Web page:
Thought for the week, 25th June; True Worth.
As a scientist, I am ultimately judged by the work I produce. The way that is done in science is by publishing results in papers in specialist journals; these describe the work and its significance. But beyond that lies much politics. Most projects involve a number of people; how many of these have contributed enough to be included as authors? Then there is the order of authors; first author usually did most of the experiments, the final author usually planned it; 2<sup>nd</sup> or 3<sup>rd</sup> from first or last isn’t too bad; not good if you are the middle where most authors end up. The person in charge of the paper sometimes needs considerable tact and diplomacy in order to draw up the author list. Equally, an important lesson for a young scientist to learn is a true estimation of their own value in a project. False modesty and inappropriate self-importance are equally wrong; the former as it simply encourages the latter individuals in their own delusions.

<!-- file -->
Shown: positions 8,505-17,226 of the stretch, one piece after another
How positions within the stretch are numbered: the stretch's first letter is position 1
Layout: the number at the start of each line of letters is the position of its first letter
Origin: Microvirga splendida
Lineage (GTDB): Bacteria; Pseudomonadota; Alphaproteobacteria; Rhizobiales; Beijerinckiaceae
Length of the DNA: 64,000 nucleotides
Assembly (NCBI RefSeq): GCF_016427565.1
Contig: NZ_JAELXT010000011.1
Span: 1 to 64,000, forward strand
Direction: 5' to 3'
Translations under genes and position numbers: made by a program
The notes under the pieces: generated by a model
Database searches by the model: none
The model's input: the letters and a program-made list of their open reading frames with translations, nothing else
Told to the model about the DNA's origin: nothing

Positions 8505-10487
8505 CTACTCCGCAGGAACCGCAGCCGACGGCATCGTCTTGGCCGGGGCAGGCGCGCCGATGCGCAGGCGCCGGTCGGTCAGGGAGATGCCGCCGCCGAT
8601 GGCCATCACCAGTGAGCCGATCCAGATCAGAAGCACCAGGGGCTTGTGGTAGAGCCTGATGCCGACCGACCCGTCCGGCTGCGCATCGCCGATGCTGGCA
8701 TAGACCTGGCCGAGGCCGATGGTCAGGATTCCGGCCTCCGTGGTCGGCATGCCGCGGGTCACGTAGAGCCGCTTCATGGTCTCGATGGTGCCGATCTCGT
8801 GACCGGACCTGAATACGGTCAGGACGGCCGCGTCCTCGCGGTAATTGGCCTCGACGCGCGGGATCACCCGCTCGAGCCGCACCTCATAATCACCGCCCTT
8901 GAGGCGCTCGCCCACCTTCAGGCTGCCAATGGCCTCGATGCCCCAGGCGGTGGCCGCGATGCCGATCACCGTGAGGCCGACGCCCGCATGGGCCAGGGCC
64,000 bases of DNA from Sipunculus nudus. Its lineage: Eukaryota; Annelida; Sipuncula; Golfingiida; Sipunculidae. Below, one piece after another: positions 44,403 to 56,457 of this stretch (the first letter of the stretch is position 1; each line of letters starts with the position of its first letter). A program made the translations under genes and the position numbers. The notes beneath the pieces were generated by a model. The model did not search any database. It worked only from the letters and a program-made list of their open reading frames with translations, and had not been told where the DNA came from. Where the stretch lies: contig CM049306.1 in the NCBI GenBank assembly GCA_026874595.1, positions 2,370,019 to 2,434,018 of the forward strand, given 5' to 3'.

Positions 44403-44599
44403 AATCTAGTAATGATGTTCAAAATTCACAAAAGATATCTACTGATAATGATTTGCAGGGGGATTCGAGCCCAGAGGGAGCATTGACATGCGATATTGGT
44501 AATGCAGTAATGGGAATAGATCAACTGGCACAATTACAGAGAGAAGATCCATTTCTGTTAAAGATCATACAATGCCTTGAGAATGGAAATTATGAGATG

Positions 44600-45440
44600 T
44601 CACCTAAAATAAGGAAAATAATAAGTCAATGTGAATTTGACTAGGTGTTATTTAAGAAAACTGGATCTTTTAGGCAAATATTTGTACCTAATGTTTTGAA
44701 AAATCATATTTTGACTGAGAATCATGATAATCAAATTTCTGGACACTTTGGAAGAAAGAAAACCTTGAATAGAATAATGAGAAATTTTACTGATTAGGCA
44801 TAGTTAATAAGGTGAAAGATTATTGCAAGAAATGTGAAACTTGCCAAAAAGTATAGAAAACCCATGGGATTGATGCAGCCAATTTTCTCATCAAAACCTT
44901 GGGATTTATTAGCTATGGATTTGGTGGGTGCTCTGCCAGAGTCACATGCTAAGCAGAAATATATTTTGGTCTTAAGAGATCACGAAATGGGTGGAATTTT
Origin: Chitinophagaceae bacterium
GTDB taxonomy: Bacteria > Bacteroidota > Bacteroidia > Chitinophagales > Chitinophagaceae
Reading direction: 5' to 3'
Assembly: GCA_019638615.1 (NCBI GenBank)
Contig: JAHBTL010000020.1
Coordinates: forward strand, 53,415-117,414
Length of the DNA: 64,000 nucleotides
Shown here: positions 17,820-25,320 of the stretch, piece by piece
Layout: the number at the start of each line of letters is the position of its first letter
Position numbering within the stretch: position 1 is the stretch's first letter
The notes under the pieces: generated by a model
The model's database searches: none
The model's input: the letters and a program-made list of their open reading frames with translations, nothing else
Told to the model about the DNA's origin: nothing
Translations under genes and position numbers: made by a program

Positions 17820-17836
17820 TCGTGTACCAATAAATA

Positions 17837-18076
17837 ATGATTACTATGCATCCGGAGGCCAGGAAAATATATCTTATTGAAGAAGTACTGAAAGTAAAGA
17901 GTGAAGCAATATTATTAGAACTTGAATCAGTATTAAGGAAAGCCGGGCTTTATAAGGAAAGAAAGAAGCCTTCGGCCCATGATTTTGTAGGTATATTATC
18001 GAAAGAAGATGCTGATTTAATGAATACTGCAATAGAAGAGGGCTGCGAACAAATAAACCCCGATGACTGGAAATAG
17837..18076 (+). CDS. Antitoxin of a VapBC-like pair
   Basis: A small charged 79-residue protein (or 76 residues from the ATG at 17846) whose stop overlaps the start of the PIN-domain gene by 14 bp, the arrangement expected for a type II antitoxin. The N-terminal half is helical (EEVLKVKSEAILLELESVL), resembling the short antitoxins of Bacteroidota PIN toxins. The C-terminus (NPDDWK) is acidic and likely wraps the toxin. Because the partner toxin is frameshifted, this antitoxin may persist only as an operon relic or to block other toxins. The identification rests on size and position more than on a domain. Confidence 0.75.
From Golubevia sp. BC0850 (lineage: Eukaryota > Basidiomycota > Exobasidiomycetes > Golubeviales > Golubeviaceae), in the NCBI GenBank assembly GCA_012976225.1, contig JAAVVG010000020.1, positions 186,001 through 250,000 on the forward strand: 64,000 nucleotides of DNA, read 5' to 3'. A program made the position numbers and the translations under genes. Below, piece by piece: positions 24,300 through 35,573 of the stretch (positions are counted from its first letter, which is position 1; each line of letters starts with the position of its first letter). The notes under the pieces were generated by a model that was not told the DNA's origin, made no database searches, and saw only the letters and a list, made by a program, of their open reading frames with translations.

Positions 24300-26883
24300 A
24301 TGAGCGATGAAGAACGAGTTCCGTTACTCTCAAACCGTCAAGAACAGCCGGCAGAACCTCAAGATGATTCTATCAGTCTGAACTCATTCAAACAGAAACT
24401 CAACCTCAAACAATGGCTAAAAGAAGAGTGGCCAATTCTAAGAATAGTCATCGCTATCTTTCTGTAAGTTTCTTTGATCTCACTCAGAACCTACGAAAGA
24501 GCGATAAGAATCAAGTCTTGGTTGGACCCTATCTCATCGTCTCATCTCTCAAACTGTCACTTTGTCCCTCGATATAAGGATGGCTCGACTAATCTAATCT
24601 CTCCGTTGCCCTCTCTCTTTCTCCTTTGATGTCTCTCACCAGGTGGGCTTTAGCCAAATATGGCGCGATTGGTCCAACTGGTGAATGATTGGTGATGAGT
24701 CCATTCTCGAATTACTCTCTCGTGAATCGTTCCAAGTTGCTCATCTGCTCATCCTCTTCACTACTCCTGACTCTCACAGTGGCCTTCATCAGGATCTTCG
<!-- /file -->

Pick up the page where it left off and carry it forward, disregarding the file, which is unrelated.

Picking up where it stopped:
Jesus never had to sort out the author list on an academic paper, but he did have to deal with egos of his followers, some of whom seem to have been very keen on status. He used the story of guests at a wedding to urge his followers to sit at lowest place on the table, not the highest. There is perhaps a danger that this can be seen as way of getting approval, as the host, very publicly, has to encourage the individuals to a better place. But the most striking teaching is at the last supper, when Jesus, very much in charge of the event and clearly the leader, takes on the role of a servant to wash the feet of his disciples. Here Jesus demonstrates how it is possible to reconcile being a leader with acting a servant to those he had to lead. It is the balance between recognising our worth (with the responsibilities that brings) alongside a recognition of the value of others.